Cork soccer: League of Ireland must tackle First Division fixture mess

Cork soccer: League of Ireland must tackle First Division fixture mess
Action from the recent Cobh Ramblers and Cork City friendly. Picture: Doug Minihane

THE second tier of Irish soccer does't get huge national coverage, but lately it has hit the headlines for all the wrong reasons.

The League Of Ireland First Division season is due to start in two weeks. Yet all the second tier clubs, including Cobh Ramblers, are unsure as to who they will be playing on the opening night.

First Division clubs have voiced their opposition and some have even threatened boycotting their fixtures with a Shamrock Rovers second team, as opposition exists within the First Division to the Dublin club’s presence in the league.

On top of that, there is the entire mess up in Limerick.

Although not supportive of the inclusion of a Shamrock Rovers B team, Cobh Ramblers chairman Michael O’Donovan told The Echo he feels going down the road of boycotting games would not resolve the issues at hand.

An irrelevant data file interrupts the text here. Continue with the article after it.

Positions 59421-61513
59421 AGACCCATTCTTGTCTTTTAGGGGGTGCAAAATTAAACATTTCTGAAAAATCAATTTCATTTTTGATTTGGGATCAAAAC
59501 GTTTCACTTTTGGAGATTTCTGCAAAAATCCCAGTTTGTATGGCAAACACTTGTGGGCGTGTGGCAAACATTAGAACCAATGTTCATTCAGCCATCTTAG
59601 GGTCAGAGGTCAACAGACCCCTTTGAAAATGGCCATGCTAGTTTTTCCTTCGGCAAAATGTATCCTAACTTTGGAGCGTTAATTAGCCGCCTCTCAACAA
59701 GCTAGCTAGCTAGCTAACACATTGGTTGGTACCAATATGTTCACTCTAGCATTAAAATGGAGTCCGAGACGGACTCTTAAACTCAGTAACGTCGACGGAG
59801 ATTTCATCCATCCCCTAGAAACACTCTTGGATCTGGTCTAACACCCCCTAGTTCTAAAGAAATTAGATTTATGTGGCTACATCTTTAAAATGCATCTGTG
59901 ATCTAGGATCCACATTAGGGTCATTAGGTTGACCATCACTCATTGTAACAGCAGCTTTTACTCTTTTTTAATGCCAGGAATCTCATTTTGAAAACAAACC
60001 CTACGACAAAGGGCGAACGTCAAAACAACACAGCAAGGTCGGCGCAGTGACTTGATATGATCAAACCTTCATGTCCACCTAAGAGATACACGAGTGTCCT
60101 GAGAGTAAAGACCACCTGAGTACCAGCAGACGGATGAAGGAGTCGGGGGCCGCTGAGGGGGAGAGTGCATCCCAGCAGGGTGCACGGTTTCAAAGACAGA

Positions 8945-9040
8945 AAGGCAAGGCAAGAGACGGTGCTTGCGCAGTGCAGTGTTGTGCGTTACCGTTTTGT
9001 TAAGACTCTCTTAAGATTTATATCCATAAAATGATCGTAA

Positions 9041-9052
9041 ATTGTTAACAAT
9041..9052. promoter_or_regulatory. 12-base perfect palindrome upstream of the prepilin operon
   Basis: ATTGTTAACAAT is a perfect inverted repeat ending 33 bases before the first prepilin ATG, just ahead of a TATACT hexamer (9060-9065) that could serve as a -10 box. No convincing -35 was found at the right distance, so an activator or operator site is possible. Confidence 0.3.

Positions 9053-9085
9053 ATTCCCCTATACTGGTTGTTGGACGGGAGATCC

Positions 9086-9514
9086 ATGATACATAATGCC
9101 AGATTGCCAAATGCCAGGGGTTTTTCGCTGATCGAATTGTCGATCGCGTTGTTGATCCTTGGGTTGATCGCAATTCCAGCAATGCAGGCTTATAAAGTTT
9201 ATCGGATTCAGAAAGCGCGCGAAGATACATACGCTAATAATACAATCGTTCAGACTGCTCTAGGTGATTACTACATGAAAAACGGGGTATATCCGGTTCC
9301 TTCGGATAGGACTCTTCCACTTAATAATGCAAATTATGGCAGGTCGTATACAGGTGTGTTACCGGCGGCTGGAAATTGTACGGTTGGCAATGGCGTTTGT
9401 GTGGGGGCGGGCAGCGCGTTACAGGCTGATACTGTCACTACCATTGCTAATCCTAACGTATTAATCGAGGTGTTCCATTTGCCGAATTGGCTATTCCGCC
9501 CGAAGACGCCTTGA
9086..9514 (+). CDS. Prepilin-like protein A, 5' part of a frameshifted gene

“It does demean the First Division a bit. All of that said, they applied and they were successful, so we get on with it. I think the talk and speculation around teams refusing to play them, personally I think it is counter productive.

“I think the First Division has enough problems and I think a Shamrock Rovers B is one of them.”

As things stand, Rovers II will be permitted to field three first-team players and a goalkeeper from their Premier Division squad.

All in all, this is a shambolic situation and totally unprofessional for what is supposed to be the second highest level of football in Ireland. A revised draft fixture list based on an 11-team First Division was released, including Shamrock Rovers B and Limerick FC, with the latter under Pat O’Sullivan being given permission to apply for a licence.

The fixture list, while clearly stated as being a draft, based on all clubs getting a licence and therefore 'subject to change', outlines the timetable for a season in which a new Shield competition would precede a 20-game league campaign getting its delayed kick-off on March 27.

The original First Division fixture list, which was released in January, allows for 10 teams competing in a 27-game season.

“It is far from ideal, but we just have to get on with it,” describes O’Donovan.

“The close season always a busy time for us, in that you are chasing sponsorship, planning your budgeting for the season ahead and all the work that goes on around the Licencing application, which is a huge body of work.

“I am really proud of the efforts our group put in. We can only control what we can control. Whatever falls out of the next few days, we just have to get on with it.”

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